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Home Oregon joins BORMA health insurance pool
Oregon joins BORMA health insurance pool
Written by Kelly Kaczala   
Thursday, 16 April 2009 16:07

Oregon has joined the Buckeye Ohio Risk Management Association (BORMA), which jointly pools resources with other municipalities to provide health insurance and prescription coverage to its employees.

The city currently has 175 employees presently participating in its insurance program.

BORMA is a consortium of municipalities that have come together to evaluate, negotiate, purchase and maintain health insurance programs for their communities. A total of 1,200 active employees are insured under the BORMA health insurance plan.

Joining BORMA is an ongoing attempt by the city to provide the best and lowest cost options for health insurance to Oregon employees, Administrator Ken Filipiak said at a council meeting last Monday.

The city anticipates a 15 percent decrease in costs over Paramount Health Care’s bid it accepted last December, he said.

The city believes membership in a large insurance pool is likely to result in less volatile and lower overall annual increases in insurance coverage.

“It provides an opportunity, because of the strength of a large pool, to provide some stability over time and to be able to try and mitigate the significant and unpredictable large increases in health care from year to year,” said Filipiak.

“I think we all understand this is not a means by which we can avoid cost increases over time, but we believe it is a way to stabilize them to keep them more consistent by the strength of size and cost controls instituted both at the local level and the insurance pool,” said Filipiak. This allows us to switch from exclusively doing business with Paramount and the Promedica network to Medical Mutual of Ohio, which allows our employees open access to both Promedica and Mercy based facilities and independent based facilities, such as St. Lukes. It also provides some means by which the city can patronize some of the local health care providers, such as St. Charles, which we have been unable to do business with in recent years.”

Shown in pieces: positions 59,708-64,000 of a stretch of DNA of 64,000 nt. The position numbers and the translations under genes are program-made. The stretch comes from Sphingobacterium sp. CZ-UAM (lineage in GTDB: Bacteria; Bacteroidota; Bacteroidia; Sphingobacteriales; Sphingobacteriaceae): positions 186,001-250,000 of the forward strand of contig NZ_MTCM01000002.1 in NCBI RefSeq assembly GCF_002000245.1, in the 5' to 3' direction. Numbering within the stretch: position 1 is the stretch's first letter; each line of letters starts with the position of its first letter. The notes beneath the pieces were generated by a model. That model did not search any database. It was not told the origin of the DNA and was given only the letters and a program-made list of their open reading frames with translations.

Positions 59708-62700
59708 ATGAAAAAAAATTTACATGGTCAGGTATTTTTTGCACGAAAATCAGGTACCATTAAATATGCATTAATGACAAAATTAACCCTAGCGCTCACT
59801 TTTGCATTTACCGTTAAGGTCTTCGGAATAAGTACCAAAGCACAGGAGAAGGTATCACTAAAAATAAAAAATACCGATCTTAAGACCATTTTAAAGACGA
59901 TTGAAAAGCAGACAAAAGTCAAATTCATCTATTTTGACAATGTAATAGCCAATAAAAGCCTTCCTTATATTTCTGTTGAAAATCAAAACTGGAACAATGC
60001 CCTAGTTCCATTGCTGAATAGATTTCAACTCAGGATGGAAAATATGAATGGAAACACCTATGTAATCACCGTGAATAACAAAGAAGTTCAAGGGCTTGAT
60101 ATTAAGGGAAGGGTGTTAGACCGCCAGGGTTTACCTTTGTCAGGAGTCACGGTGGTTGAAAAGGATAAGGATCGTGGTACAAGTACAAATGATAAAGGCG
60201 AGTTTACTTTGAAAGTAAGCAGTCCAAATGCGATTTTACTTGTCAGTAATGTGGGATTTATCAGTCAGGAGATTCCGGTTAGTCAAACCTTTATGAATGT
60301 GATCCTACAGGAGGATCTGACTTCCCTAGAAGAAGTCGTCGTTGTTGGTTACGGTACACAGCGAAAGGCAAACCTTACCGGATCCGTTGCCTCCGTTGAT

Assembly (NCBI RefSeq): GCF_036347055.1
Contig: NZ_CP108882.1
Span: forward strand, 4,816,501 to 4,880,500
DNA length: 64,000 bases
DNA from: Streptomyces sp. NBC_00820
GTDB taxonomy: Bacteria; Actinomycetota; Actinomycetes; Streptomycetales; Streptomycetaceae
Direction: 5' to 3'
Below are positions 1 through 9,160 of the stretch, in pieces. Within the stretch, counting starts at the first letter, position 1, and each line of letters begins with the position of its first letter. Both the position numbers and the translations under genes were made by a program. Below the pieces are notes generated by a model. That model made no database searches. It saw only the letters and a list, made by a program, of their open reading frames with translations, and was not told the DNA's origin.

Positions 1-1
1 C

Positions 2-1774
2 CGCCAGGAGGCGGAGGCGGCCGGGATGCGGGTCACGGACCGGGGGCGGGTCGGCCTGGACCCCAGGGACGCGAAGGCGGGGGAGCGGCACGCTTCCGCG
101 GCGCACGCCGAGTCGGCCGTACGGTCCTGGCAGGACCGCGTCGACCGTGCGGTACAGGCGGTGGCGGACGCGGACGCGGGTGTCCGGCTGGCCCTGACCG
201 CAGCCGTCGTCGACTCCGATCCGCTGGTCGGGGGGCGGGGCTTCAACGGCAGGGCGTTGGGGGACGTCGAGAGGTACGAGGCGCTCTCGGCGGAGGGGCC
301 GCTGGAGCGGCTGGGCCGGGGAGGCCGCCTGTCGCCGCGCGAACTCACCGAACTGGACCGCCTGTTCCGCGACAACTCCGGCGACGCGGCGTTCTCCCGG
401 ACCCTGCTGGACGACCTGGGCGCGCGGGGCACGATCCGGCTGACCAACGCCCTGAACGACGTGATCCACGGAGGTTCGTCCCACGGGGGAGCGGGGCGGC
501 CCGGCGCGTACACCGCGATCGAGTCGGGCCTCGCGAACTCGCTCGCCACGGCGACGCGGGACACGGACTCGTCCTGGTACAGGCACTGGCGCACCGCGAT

Membership requires a three year minimum commitment from the city, during which insurance rates will be adjusted annually and equally for all members based on the performance pool.

Joining BORMA will result in an immediate lowering of premium costs for the remainder of the calendar year, beginning with an anticipated membership and coverage start date of June 1.

“This is a modified self-insured program which stands to support strong city savings, but yet deliver good services, continued high level quality services to all our employees,” said Councilman James Seaman, chairman of the Finance Committee, which recommended approval.

The city anticipates saving over $625,000 over the Paramount bid during the three year commitment.

BORMA is made up of 12 entities, according to Seaman.

“Many people have been in BORMA for a lengthy period of time,” said Seaman. “Their rates of increases are single digit. You can’t get away from increases in health insurance. But they are low single digit most of the time. We were initially presented with a 30 percent increase from Paramount, an unbelievable health care insurance increase of  $800,000 to the city.”

“We are self-insured up to $125,000, BORMA will pick up the cost up to $125,000,”said Seaman. “We are re-insuranced anything over $125,000. We will also be setting money aside so that if we decide to leave after a two year and seven month period of time, we will have tail end monies to support any claims or premiums that would have been made before we might decide to switch to something else.”

Seaman said BORMA is a non-profit group. “That’s one of the reasons we get a strong deal for our employees,” he said.

Councilman Bill Myers said he was impressed by the 3 percent administration cost BORMA charges for running the program. “That’s extremely low. It shows they run a very tight ship,” he said.

Council President Mike Sheehy said the city’s unions are receptive to the change.

“There are significant savings to be had,’ said Sheehy. “It sounds like the care will be every bit as good if not better."

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By: Kelly Kaczala

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